Preterm Birth

Publisher Wilma Ann Anderson and The Mahogany Baby Team will be marching in the 2005 March of Dimes walk in support of preterm birth research. We're walking in several cities, so check back to see if your city is listed. Join us in Jersey City, NJ on May 1, 2005 and New York City on April 24, 2005 as we march to a heartbeat and donate to the cause!

Are You at Risk?

Preterm labor and delivery can happen to any pregnant woman. But they happen more often to some women than to others. Researchers continue to study preterm labor and birth. They have identified some risk factors, but still cannot predict which women will give birth too early. Having a risk factor does not mean a woman will have preterm labor or preterm birth.

Three groups of women are at greatest risk of preterm labor and birth:

Women who have had a previous preterm birth
Women who are pregnant with twins, triplets or more
Women with certain uterine or cervical abnormalities

If you have any of these three risk factors, it's especially important for you to know the signs and symptoms of preterm labor and what to do if they occur.

Lifestyle and Environmental Risks
Some studies have found that certain lifestyle factors may put a woman at greater risk of preterm labor. These factors include:

-Late or no prenatal care
-Drinking alcohol
-Using illegal drugs
-Exposure to the medication DES
-Domestic violence, including physical, sexual or emotional abuse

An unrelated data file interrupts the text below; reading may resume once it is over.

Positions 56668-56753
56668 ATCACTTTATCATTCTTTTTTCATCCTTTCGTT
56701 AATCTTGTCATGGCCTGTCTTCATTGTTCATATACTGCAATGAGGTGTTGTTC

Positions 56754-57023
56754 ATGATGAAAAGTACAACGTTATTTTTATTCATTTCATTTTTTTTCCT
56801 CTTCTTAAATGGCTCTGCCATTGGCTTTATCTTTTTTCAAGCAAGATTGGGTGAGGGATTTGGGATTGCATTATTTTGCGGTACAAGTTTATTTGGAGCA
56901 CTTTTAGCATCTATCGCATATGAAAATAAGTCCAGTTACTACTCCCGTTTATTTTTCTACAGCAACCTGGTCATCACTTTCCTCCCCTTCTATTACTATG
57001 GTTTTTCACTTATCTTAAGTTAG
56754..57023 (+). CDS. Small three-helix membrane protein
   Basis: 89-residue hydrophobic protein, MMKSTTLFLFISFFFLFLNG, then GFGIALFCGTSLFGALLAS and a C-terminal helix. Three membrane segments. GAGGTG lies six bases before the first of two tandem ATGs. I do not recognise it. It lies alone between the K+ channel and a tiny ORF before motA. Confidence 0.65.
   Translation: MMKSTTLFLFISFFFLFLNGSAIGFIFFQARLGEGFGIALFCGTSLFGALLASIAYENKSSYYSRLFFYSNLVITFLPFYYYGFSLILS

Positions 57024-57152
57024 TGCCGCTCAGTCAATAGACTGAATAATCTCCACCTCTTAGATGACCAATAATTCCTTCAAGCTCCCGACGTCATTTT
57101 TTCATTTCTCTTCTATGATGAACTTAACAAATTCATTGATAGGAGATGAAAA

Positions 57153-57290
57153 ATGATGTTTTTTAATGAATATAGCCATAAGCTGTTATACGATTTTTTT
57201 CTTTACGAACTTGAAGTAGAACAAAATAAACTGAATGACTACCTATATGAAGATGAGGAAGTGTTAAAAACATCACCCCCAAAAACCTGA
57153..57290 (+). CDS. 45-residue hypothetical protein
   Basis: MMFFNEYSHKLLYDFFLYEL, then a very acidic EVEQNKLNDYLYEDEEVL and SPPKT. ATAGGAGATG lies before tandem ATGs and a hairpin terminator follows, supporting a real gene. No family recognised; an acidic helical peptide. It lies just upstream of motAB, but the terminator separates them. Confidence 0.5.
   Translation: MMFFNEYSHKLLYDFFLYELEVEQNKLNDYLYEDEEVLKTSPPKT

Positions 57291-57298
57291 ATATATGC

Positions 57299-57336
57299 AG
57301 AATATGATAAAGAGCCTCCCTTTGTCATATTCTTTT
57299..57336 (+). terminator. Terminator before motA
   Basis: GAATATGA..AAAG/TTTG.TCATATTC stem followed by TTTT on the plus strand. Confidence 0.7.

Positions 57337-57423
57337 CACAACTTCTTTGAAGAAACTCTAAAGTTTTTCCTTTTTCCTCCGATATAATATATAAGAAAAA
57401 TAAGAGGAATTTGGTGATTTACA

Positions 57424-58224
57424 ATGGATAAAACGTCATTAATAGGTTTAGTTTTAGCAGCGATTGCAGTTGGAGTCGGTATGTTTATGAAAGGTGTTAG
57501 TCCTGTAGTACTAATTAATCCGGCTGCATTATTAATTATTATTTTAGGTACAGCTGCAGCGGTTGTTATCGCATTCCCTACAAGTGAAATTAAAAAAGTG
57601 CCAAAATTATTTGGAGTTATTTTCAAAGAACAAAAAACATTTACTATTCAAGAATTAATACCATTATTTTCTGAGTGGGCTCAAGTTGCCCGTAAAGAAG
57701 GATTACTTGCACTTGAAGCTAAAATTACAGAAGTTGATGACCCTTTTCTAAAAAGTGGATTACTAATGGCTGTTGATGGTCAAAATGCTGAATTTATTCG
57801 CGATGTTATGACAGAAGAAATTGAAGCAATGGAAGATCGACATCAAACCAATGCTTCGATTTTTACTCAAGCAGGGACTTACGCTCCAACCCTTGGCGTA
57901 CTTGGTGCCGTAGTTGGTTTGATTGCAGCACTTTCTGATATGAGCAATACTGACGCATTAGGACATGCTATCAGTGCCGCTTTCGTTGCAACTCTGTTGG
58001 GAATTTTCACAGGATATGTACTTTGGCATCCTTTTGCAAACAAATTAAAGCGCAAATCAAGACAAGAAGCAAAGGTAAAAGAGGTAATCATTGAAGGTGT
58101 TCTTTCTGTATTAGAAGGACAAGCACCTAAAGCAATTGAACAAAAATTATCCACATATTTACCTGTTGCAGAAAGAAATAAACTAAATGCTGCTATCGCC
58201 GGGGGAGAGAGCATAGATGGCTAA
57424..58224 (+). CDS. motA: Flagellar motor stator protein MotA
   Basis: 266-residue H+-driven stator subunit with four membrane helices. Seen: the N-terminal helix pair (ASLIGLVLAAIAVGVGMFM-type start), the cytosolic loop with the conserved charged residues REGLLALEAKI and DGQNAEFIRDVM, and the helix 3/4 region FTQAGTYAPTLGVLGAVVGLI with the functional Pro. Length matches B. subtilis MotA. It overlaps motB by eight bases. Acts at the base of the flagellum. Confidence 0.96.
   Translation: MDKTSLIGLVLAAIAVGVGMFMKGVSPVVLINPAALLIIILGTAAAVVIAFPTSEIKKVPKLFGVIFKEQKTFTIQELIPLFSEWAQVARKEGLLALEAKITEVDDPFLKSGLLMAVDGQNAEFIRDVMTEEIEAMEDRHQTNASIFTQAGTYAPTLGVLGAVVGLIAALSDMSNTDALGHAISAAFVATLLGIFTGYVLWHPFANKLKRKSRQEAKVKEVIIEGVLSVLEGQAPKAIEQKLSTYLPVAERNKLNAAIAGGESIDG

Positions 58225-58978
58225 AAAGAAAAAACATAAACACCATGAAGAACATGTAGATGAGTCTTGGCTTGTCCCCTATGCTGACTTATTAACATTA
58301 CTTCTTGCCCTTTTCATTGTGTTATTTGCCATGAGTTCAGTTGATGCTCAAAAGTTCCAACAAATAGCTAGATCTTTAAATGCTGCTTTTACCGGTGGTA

-Lack of social support
-Long working hours with long periods of standing

Medical Risks
Certain medical conditions during pregnancy may increase the likelihood that a woman will have preterm labor. These conditions include:

-Urinary tract infections, vaginal infections, sexually transmitted infections and possibly other infections
-High blood pressure
-Clotting disorders (thrombophilia)
-Bleeding from the vagina
-Certain birth defects in the baby
-Being pregnant with a single fetus after in vitro fertilization (IVF)
-Being underweight before pregnancy
-Short time period between pregnancies (less than 6-9 months between birth and the beginning of the next pregnancy)

Researchers also have identified other risk factors. For instance, African-American women, women younger than 17 or older than 35, and poor women are at greater risk than other women. Experts do not fully understand why and how these factors increase the risk that a woman will have preterm labor or birth.

What Can Women Do?
Remember, though, even if you have one of these risk factors, it does not mean you will have preterm labor. It just means that you are at greater risk than a woman who does not have a risk factor. Still, knowing you're at risk is scary. That's why it's so important that you:

-Know the signs and symptoms of preterm labor
-Know what to do if you have any of them
-Take very good care of yourself and your baby while you're pregnant

This is the best way to protect yourself and your baby against preterm labor.